Computer science: Virtually there

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John Gilbey applauds a call for the digital to join the physical, biological and social in science.

On Computing — The Fourth Great Scientific Domain

Paul S. Rosenbloom MIT Press: 2012. 312 pp. $35, £24.95) ISBN: 9780262018326

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In On Computing, Paul Rosenbloom examines the case for computing to enter the pantheon of great scientific domains alongside the physical, biological and social sciences. The centenary year of computing pioneer Alan Turing's birth seems a fitting moment to put the idea to the test.


The study of computing, dated from Turing's work, is only about 80 years old. It is variously claimed by engineering, physics, mathematics, linguistics and psychology — or seen merely as a supporting technology whose academic roots are irrelevant. Despite this, computing has arguably made more, and deeper, inroads into the daily life of humanity during the past 50 years than any other academic discipline, underlying a series of life-changing products. Imagine life today without mobile-phone networks, the Internet or medical imaging.

Drawing on his background in artificial intelligence, robotics and cognitive architecture, Rosenbloom leads us through the past, present and potential futures of computing as an academic discipline and demonstrates its linchpin position in a multidisciplinary environment.

He uses a novel 'relational' approach, unveiling the structures and connectedness across the various subfields of computing by looking at types of implementation and interaction within and between the existing major domains of science. To help clarify these relationships, Rosenbloom uses metascience expression language, a notation that facilitates the representation of the multidisciplinary fields and topics within science. Metascience expression offers both a technical context for Rosenbloom's anecdotal material and a framework within which to debate the core tenets of the argument. Non-specialists who persevere with these sections of the book will benefit from a much more structured understanding of the make-up of the computing sciences.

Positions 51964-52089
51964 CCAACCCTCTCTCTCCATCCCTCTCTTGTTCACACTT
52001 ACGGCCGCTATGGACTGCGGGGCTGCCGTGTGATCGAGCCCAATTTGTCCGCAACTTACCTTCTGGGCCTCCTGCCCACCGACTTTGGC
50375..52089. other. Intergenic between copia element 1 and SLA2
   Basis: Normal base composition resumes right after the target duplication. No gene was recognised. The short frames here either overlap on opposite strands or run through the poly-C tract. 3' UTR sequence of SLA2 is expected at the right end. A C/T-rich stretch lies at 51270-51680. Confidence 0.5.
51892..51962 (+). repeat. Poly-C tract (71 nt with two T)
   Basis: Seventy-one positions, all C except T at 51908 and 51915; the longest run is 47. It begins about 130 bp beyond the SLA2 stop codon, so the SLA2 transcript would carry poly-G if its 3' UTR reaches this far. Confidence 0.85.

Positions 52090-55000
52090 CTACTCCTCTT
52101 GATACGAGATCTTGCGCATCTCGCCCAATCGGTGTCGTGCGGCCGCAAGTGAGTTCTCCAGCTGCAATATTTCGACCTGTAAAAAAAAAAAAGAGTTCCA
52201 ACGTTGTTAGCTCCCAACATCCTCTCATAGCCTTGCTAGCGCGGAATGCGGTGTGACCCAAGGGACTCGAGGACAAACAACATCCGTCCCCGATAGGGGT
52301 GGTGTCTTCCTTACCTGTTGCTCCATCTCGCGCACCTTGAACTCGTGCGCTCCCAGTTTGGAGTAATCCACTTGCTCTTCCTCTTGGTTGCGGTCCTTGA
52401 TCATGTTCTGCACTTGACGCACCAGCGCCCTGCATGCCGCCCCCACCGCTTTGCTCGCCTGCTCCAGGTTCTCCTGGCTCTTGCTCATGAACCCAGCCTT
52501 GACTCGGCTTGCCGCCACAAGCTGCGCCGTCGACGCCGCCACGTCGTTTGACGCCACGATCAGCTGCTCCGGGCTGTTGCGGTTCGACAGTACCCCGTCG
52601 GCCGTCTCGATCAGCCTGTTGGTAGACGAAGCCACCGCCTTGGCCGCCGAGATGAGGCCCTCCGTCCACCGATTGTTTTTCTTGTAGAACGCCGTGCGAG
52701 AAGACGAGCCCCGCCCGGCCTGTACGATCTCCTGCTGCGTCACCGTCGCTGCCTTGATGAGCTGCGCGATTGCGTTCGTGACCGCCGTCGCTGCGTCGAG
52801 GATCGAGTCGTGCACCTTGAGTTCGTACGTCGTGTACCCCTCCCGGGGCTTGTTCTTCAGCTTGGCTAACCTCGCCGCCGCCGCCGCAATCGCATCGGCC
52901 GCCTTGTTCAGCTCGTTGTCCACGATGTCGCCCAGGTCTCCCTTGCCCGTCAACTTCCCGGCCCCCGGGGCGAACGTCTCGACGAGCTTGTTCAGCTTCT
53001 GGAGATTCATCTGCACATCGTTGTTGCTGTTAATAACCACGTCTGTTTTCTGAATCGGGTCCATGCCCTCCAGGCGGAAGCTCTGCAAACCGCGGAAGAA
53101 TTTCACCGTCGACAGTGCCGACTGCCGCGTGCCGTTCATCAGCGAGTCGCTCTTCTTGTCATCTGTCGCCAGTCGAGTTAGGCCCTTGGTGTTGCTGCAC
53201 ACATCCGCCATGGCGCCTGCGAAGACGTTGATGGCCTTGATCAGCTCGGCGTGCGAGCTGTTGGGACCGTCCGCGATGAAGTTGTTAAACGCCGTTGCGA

Rosenbloom fields many examples of computing innovation — including immersive display technologies, neurally controlled prosthetics, and quasi-autonomous military systems such as advanced unmanned aerial vehicles, or drones. These demonstrate that traditional demarcations between real and virtual environments will blur over the coming years as interfaces between human and machine are integrated to the point of invisibility. One example is the rapidly expanding field of augmented reality systems, early versions of which are already embedded in smartphones and tablets.

Rosenbloom's reasoned analysis should help academia and the wider technical community to ensure that this transition is managed so as to deliver benefits to humanity in general. Otherwise, that enormous and life-changing power will be unfairly subjugated by a small minority of interests — technical, economic or political.

The text is permeated with a sense of delight in the opportunities offered by advances in the computing sciences. Rosenbloom offers elegant examples of the innovative ways in which computing developments and mature research areas can have hugely productive synergy — such as in surgical robotics and sophisticated prosthetic systems.

On Computing is an unusual, and welcome, mix of conventional academic text and personal odyssey. Any work citing Jane Austen and Richard Feynman in the same chapter easily passes my test for an interesting inter-disciplinary read. Much more, this book offers an innovative set of tools that could kick-start debate and research on the future structure of the sciences.

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